Validity of the Lease Agreement
In their Memorandum, petitioners contend that the Agreement is a loan and not a
Submitting documents supposedly showing that they own the subject
machines, petitioners also argue in their Petition that the Agreement suffers from
"intrinsic ambiguity which places in serious doubt the intention of the parties and the
validity of the lease agreement itself."
In their Reply to respondents Comment, they
further allege that the Agreement is invalid.

These arguments are unconvincing. The validity and the nature of the contract are
the lis mota of the civil action pending before the RTC. A resolution of these questions,
therefore, is effectively a resolution of the merits of the case. Hence, they should be
threshed out in the trial, not in the proceedings involving the issuance of the Writ of

Indeed, in La Tondea Distillers v. CA,
the Court explained that the policy under Rule
60 was that questions involving title to the subject property questions which petitioners
are now raising -- should be determined in the trial. In that case, the Court noted that
the remedy of defendants under Rule 60 was either to post a counter-bond or to
question the sufficiency of the plaintiffs bond. They were not allowed, however, to
invoke the title to the subject property. The Court ruled:
"In other words, the law does not allow the defendant to file a motion to dissolve or
discharge the writ of seizure (or delivery) on ground of insufficiency of the complaint or
of the grounds relied upon therefor, as in proceedings on preliminary attachment or
injunction, and thereby put at issue the matter of the title or right of possession over the
specific chattel being replevied, the policy apparently being that said matter should be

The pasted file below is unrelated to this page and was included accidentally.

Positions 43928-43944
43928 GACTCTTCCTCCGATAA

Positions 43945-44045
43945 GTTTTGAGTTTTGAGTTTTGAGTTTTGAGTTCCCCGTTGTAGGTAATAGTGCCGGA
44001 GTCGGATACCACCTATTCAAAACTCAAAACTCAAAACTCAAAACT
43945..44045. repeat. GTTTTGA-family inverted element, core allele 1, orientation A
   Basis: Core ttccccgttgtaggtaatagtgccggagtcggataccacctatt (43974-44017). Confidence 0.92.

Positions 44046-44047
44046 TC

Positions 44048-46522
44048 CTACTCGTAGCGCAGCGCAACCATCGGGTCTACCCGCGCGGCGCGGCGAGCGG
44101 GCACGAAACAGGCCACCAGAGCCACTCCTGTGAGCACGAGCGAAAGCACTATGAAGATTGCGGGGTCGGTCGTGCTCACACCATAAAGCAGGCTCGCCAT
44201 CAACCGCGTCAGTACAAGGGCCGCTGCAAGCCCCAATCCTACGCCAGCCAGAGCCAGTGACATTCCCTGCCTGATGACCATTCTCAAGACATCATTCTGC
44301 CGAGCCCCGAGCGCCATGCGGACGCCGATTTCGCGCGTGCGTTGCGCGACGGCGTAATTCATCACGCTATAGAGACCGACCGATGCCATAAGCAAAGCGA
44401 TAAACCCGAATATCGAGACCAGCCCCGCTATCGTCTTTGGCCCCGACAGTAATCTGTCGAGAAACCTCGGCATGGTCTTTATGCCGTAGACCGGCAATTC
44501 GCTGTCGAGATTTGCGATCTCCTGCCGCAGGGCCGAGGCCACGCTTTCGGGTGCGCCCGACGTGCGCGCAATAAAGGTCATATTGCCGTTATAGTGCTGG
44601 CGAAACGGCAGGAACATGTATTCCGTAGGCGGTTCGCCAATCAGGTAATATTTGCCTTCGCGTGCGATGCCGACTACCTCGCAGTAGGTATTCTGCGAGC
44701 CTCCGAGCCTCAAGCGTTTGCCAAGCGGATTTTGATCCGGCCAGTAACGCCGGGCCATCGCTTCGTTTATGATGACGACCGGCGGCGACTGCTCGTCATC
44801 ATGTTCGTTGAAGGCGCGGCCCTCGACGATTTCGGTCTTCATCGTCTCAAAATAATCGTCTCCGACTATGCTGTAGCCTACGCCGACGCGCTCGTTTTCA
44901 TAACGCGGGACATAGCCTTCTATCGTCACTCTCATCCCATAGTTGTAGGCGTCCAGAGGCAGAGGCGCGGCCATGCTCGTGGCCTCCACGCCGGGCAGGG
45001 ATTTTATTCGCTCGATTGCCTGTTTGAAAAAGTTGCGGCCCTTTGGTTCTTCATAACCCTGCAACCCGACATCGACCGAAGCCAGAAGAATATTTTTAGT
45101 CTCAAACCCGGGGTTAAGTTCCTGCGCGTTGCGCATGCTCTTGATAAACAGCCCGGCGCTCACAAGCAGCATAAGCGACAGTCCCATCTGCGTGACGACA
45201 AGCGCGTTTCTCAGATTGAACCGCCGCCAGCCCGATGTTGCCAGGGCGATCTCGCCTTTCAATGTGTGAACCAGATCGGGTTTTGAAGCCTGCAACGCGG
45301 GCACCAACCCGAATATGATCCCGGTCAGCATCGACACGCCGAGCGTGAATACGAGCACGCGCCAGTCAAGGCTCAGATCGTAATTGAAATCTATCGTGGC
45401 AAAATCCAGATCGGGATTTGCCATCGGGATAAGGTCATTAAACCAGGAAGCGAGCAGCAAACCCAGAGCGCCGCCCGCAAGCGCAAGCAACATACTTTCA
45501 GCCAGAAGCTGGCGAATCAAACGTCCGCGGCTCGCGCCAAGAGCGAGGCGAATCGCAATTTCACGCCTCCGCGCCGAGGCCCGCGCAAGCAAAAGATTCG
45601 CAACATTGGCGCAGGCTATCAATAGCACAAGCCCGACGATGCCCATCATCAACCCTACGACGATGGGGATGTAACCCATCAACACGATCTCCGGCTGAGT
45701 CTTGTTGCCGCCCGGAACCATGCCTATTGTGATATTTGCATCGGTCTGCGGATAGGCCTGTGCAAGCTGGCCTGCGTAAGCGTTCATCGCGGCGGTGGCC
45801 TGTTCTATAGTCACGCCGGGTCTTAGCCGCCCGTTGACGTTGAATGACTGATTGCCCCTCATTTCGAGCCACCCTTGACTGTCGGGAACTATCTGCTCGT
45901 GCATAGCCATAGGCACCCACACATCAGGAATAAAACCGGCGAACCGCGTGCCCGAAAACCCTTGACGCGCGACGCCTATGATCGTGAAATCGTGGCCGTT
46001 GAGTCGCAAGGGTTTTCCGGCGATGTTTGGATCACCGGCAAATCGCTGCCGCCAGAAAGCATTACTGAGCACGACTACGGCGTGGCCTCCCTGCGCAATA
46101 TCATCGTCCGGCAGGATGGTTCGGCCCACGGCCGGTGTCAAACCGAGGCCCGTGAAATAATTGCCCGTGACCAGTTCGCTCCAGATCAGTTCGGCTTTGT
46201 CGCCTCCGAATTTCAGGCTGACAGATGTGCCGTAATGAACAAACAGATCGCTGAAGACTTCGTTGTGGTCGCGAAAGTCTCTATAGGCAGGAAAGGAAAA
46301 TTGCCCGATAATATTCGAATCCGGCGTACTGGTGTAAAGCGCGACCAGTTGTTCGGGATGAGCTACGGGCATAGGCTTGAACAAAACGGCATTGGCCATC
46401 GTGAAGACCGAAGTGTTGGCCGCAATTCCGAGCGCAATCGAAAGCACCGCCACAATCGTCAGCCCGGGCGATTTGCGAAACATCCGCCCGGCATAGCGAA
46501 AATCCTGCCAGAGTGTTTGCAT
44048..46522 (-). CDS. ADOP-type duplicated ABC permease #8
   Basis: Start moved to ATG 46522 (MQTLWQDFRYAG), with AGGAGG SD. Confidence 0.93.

ventilated and determined only at the trial on the merits."

Besides, these questions require a determination of facts and a presentation of
evidence, both of which have no place in a petition for certiorari in the CA under Rule 65
or in a petition for review in this Court under Rule 45.

Reliance on the Lease Agreement
It should be pointed out that the Court in this case may rely on the Lease Agreement,
for nothing on record shows that it has been nullified or annulled. In fact, petitioners
assailed it first only in the RTC proceedings, which had ironically been instituted by
respondent. Accordingly, it must be presumed valid and binding as the law between the
Makati Leasing and Finance Corporation
is also instructive on this point. In that case,
the Deed of Chattel Mortgage, which characterized the subject machinery as personal
property, was also assailed because respondent had allegedly been required "to sign a
printed form of chattel mortgage which was in a blank form at the time of signing." The
Court rejected the argument and relied on the Deed, ruling as follows:
"x x x. Moreover, even granting that the charge is true, such fact alone does not render
a contract void ab initio, but can only be a ground for rendering said contract voidable,
or annullable pursuant to Article 1390 of the new Civil Code, by a proper action in court.
There is nothing on record to show that the mortgage has been annulled. Neither is it
disclosed that steps were taken to nullify the same. x x x"
Alleged Injustice Committed on the Part of Petitioners
Petitioners contend that "if the Court allows these machineries to be seized, then its
workers would be out of work and thrown into the streets."
They also allege that the
seizure would nullify all efforts to rehabilitate the corporation.